I took the decision to withdraw from Spartathlon, as I knew I couldn’t do it justice and I would rather my place went to someone more deserving. Fortunately a lovely guy  Tarique got my place on the British Spartathlon Team. I wish him well. 

I was trying to get out of doing a 24 hour race in June as well  because I was so shite. Three things stopped me. 
  1. Russell Tullet and Sandra Hopkins were coming over to crew me. They had already paid for their flights and insisted that I do it. They wanted to crew someone through a 24 hour as they had never done that before. 

  1. Robbie Britton started coaching me. I still don’t quite understand why, but who am I to argue. 

  1. Chrissy, told me me to stop being arse and go out and enjoy my running again. "You are always too hard on yourself and set goals way too high. Just do it and have a laugh with Russ and Sandra."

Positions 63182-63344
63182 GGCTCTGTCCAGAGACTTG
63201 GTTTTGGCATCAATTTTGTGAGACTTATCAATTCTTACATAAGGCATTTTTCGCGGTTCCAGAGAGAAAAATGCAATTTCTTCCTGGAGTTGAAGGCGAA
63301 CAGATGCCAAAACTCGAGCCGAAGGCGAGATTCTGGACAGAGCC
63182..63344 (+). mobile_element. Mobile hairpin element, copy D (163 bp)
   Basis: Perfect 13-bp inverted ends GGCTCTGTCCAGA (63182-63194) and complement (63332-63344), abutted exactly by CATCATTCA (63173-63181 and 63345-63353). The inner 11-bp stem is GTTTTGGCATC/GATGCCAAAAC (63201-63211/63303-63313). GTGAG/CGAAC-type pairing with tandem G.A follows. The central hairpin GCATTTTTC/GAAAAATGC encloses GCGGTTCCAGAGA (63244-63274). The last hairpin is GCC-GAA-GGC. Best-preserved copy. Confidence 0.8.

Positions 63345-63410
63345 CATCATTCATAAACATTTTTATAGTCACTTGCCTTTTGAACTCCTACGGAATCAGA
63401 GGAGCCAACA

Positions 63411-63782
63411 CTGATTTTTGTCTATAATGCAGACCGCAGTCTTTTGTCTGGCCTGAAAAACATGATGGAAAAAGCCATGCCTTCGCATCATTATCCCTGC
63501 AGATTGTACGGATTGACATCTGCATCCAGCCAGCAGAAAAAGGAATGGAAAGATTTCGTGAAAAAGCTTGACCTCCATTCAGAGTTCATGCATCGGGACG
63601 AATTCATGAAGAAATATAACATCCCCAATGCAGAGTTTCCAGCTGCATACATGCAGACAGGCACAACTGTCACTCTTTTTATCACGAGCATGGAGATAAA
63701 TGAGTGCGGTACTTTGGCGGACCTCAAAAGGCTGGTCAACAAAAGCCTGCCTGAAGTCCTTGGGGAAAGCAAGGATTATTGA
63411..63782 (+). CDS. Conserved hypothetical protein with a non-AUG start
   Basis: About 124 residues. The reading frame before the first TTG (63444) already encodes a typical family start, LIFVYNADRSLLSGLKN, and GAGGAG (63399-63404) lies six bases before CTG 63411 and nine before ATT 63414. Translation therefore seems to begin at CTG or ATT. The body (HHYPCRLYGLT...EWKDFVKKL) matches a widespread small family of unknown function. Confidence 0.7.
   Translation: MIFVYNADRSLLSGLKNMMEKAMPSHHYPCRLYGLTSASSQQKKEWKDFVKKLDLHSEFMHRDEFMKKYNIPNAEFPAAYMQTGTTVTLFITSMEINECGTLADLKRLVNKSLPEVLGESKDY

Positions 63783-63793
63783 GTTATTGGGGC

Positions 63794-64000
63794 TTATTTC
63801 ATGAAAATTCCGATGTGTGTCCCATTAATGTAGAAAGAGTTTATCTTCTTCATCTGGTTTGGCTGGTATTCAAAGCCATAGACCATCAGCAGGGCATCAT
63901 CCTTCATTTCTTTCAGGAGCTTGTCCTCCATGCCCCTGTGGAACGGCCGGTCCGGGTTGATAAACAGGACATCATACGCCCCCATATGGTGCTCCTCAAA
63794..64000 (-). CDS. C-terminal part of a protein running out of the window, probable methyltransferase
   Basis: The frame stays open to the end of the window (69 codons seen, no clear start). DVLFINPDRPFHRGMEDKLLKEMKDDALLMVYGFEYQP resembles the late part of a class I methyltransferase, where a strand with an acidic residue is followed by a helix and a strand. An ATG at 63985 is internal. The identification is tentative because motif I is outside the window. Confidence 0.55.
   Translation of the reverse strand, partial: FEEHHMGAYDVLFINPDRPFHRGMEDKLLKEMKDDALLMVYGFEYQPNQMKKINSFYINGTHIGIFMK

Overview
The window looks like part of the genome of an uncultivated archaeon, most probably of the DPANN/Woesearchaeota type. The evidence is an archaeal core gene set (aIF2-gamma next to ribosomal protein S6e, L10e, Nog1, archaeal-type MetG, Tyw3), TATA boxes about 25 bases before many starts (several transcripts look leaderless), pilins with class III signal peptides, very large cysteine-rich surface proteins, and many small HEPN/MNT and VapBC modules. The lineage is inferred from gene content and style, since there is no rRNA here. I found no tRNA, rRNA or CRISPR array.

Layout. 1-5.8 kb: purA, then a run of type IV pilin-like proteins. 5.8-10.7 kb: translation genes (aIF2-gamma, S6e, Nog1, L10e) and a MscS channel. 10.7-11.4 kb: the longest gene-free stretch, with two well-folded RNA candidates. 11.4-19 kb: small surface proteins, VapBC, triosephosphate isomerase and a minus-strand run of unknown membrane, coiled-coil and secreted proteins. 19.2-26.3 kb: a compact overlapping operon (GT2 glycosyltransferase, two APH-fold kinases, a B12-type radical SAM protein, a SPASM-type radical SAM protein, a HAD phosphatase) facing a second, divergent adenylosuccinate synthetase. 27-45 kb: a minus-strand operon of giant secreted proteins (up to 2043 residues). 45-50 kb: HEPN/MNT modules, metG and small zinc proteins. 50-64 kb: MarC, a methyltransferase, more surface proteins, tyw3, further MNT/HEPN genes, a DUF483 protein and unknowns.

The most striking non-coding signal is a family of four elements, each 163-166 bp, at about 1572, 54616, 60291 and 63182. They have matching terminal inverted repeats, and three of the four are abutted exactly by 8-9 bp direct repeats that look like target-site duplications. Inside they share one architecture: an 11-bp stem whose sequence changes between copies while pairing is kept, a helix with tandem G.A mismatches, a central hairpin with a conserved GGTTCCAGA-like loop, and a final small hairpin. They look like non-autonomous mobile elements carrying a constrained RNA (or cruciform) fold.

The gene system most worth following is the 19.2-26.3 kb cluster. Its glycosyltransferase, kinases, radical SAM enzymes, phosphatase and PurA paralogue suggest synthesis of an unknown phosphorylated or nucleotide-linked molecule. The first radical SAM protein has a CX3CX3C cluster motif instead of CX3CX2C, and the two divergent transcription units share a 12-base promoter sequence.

Robbie had about six weeks to get me ready. He cut the volume of training right down to barely 50 km a week. This consisted of a vo2 max interval session mid-week and a lactate threshold at the weekend. Everything else was easy Running and two yes TWO rest days a week.   I haven’t run that little in years. Normally I try and do two sessions a day for at least three days a week. This plan was so easy that I actually enjoyed it. Having someone tell me what to do also took the pressure off. Therefore rather than having a plan that was too hard, that I didn’t achieve and made me miserable,  I had an easy plan that I could do and enjoyed. 

Slowly I started to enjoy my running again. The only negative was that my weight ballooned from around  72- 74kg  to 75-77kg. I have always struggled with my weight and it is the reason why I took up running in the first place. Obviously I run better with a lower weight and it is still on my calendar to get some proper help. Heck if I have a coach for running I might as well get one for eating.